What is specialized nutrition - and why are dairy majors drawn to it?

By Teodora Lyubomirova

- Last updated on GMT

Sports nutrition forms part of specialized nutrition and has been described as the fastest-growing consumer health category globally by Euromonitor. Image: Getty/We Are
Sports nutrition forms part of specialized nutrition and has been described as the fastest-growing consumer health category globally by Euromonitor. Image: Getty/We Are

Related tags Nutrition Protein Malnutrition Medical nutrition wellness Sports nutrition Functional foods

Consumer demand for healthy living continues to drive the specialized nutrition market as dairy companies such as Danone solidify their presence in this space.

Specialized nutrition comprises research-backed nutritional solutions formulated for consumer groups with specific nutritional needs. This includes anything from early life nutrition through sports and active nutrition to healthy ageing.

According to Nielsen IQ, in 2024 consumers know more than ever before what they want, need and what’s good for them. They are also more likely to spend on products that combine multiple health benefits1​. 

Over the years, dairy companies have benefited commercially by repurposing whey, a byproduct of cheese manufacturing, into a nutritionally-dense dairy ingredient that’s become a mainstay in sports nutrition and functional food and beverage innovation.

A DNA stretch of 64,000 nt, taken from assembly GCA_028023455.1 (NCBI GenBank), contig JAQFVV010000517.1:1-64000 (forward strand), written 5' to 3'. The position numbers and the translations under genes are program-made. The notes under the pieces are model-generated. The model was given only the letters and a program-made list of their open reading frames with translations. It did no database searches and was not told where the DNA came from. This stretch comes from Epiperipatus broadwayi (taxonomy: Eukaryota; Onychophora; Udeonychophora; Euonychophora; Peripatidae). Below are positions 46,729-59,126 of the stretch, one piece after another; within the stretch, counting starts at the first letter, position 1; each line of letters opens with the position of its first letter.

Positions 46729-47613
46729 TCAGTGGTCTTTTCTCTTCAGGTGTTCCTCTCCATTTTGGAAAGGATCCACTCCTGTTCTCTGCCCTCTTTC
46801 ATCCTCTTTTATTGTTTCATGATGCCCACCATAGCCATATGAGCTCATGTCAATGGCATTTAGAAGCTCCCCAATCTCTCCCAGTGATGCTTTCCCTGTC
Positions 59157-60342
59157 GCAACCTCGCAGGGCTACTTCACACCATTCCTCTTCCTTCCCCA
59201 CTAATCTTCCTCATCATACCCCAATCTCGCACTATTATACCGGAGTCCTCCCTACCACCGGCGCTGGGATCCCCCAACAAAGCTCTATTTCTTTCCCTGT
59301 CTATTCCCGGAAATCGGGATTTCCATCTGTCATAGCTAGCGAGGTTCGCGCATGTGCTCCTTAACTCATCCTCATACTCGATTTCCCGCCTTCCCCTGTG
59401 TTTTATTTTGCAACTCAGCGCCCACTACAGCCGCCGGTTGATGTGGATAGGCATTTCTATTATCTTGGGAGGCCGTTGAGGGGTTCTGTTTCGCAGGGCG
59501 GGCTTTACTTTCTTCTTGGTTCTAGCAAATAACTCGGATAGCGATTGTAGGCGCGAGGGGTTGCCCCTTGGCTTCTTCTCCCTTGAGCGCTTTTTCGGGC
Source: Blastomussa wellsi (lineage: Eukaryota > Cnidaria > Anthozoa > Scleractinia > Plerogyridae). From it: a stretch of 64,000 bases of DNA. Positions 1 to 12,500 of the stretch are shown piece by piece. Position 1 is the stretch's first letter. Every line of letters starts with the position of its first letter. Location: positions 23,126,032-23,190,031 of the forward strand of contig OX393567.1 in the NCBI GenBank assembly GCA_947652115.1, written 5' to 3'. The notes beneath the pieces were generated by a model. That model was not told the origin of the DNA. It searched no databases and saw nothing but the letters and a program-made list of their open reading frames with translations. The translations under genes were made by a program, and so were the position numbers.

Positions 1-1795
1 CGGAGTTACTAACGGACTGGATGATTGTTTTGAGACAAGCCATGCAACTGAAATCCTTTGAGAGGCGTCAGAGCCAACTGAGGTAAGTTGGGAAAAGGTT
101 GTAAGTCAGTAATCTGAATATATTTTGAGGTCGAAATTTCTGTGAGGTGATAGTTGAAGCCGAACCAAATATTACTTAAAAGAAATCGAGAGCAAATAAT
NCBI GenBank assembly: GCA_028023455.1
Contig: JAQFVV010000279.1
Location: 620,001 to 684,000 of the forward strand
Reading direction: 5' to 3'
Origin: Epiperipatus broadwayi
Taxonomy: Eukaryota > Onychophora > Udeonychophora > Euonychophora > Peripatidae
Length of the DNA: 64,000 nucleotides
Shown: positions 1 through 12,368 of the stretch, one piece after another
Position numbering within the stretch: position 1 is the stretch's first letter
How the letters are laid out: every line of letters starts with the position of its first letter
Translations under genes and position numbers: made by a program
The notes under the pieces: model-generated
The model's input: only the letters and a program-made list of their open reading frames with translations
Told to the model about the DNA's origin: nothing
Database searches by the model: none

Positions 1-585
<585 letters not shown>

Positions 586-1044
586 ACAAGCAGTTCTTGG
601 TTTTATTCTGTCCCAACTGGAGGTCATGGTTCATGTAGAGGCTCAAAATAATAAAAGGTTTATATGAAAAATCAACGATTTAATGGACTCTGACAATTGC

This is no mean feat, particularly at a time when sports nutrition has become the fastest-growing consumer health category globally, according to Euromonitor International; growth driven by both lifestyle consumers and those interested in active nutrition.

But dairy majors are innovating way beyond whey.

Nestlé, Lactalis and Danone – three of the largest dairy firms by revenue – all run specialized nutrition divisions dedicated to the research and product development of solutions spanning from early-life nutrition to clinical care.

Elsewhere, New Zealand’s Fonterra runs two B2B ingredients brands: NZMP, which supplies dairy-based ingredients for anything from food manufacture to specialized nutrition; and Nutiani, the co-op’s B2B health and wellness brand that supplies high-end ingredients such as lactoferrin.

In Europe, Dutch co-operative FrieslandCampina and Denmark’s Arla Foods both run B2B ingredient divisions; and in Asia, Mengniu recently launched its very own sports nutrition brand M-Action with a range of liquid protein nutritional supplements.

Danone’s medical nutrition focus: A case in point

Specialized nutrition accounts for 30% of Danone’s total revenues, with a growth of +10% like-for-like in 2022. The French dairy giant is the leader in medical nutrition in Europe and the second largest early life nutrition player globally.